The temporary closure of cinemas has resulted in many big titles being fast-tracked to digital. Here’s critic Travis Johnson’s guide to the best of ’em—including Bloodshot, Onward, Birds of Prey and The Way Back.
The cinemas are closed! Boo! Yeah, it sucks that we won’t be seeing anything on the big screen for a while, but glass half full: the studios, keen to see some kind of turnover in These Uncertain Times, are quickly releasing big screen blockbusters onto digital streaming platforms.
So, filmic fare you might have shelled out a lot to see theatrically you can now view in the comfort of your own home, pants optional.
Vin Diesel is as fast and furious as ever in this adaptation of the Valiant comics title. After he and his wife are killed in a retaliatory strike, marine Ray Garrison (our man Vin) is resurrected by mad scientist Dr. Emil Harting (Guy Pearce) as the nanotech-powered Bloodshot.
Cure much gunfire, grunting and pushing of the boundaries of science as Bloodshot gets revenge on his killers and unravels the mystery of his own return from the grave. While not in Marvel’s league, Bloodshot is a solid sci-fi actioner that’s a bit like if The Crow was written by a college fraternity on Spring Break.
This candy-coloured Batman-adjacent flick is more Schumacher than Burton in tone, with sharp character dynamics, a rapid-fire pace, and a typically captivating performance from Robbie carrying the day.
Currently on VOD with an Australian Disney+ debut penciled in for April 24, Pixar’s latest takes place in a modern world where magic is real, but largely forgotten in favour of technology and fairies, elves, centaurs and more inhabit a recognizable suburban milieu. Two brothers (Marvel faves Tom Holland and Chris Pratt) undertake a quest to resurrect their late father for just one day, with plenty of laughs and lessons learned along the way. Onward isn’t quite top tier Pixar ala Toy Story or Inside Out, but it’s still big-hearted fun for the whole family.
Much delayed due to real world events and now thrust into a world without cinemas, it seems that The Hunt just can’t catch a break. Which is a damn shame as this latest riff on The Most Dangerous Game is a good if unsubtle bit of political satire that sees a bunch of right wing “deplorables” kidnapped and hunted down by a coterie of “liberal elites”. There’s more to it than that, but the big attraction is seeing Betty Gilpin’s hard as nails former soldier turn the tables on Hilary Swank’s vengeful corporate exec.
Making a strong play for horror movie of the year, Leigh Whannell’s smart update of the old Universal franchise recontextualises it as a parable of abuse and gaslighting. Having fled her horrible husband, Elisabeth Moss’ PTSD-addled survivor finds herself struggling to convince her support network that he has returned, now invisible, to torment her anew. Deft direction, an incredible performance from Moss and the odd splash of gleeful gore make this one for the ages.
The Witch’s Anya Taylor-Joy steps into the regency world of Jane Austen in this latest take on the literary legend’s matchmaking comedy of manners. While young Emma (Taylor-Joy) takes great pride in her ability to pair the spares, will her determination to make a good match for her impoverished friend Harriet (Mia Goth) leave her no time to find love with local hunk George (Johnny Flynn)?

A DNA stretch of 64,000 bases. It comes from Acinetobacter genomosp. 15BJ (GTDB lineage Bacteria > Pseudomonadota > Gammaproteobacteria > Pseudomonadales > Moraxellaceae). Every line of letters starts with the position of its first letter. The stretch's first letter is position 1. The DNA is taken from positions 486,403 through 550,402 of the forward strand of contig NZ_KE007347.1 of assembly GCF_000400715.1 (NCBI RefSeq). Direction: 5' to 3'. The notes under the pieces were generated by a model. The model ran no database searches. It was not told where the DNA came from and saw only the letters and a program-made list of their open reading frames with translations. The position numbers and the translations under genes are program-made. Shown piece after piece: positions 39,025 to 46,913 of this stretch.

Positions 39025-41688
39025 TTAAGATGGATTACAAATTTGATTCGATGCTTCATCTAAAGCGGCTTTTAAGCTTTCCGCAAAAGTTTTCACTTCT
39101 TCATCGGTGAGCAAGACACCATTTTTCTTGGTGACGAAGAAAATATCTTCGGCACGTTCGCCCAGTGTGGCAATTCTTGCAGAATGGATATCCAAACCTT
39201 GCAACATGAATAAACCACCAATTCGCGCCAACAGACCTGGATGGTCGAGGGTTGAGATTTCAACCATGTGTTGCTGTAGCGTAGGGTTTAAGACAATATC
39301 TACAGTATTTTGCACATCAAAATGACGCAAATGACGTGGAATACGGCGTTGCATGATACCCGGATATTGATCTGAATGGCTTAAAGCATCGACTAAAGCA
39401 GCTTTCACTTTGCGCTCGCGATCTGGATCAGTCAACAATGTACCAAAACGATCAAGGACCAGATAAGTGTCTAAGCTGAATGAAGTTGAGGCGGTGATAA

Fashion photographer Autumn de Wilde has crafted a sumptuous big screen adaptation of the beloved novel. And Bill Nighy turns up in support, which is always welcome.
Guy Ritchie’s latest foray into London’s gangland got a theatrical release back in December, but had its digital release moved up for reasons which by now should be clear. Matthew McConaughey is the Anglo-American pot baron dealing with incursions onto his manor from a rival group led by Crazy Rich Asians’ Henry Golding.
Snappy patter and gunfire is exchanged in roughly equal measure by the top notch ensemble cast, including Charlie Hunnam, Colin Farrell, Eddie Marsan and MVP Hugh Grant. For fans of Ritchie’s early work, this is a real return to form.
Director Destin Daniel Cretton is presumably holed up somewhere in Sydney after first unit production on his new film, Marvel’s Shang-Chi and the Legend of the Ten Rings, was suspended for obvious reasons. Still, you can catch his previous film, the excellent real life legal drama Just Mercy, on VOD, where it has found a home after a criminally short theatrical run in January.
Michael B. Jordan is real life anti-capital punishment crusader Bryan Stevenson, who goes to the mat to prove that Walter “Johnny D.” McMillian (an excellent Jamie Foxx) is innocent of the murder he is due to be executed for. With Brie Larson in support, this is a great cast wrestling with complex issues and delivering heart-wrenching drama.
Another worthy drama robbed of a theatrical release, The Way Back sees Ben Affleck channeling his own trauma to play a depressed alcoholic who finds a path to redemption by coaching his old high school’s basketball team. It’s a career-best turn from Aflleck, and director Gavin O’Connor (Warrior) knows a thing or two about sports dramas. Uplifting but never overly sentimental, this is a gritty, fierce tale of loss and reconciliation, and is due on digital on April 14.
This action-packed second sequel sees Will Smith and Martin Lawrence reteam as Miami cops Mike Lowrey and Marcus Burnett, dealing with a threat from the past that threatens to put the kibosh on Marcus’s planned retirement—and, you know, straight up kill them. Much gunplay and wisecracking ensue, because that’s what we’re all here for. BB4L doesn’t reinvent the wheel, but it does set it on fire and cannonball it right at the camera, which is all you really need from an action flick of this stripe. On digital from April 15.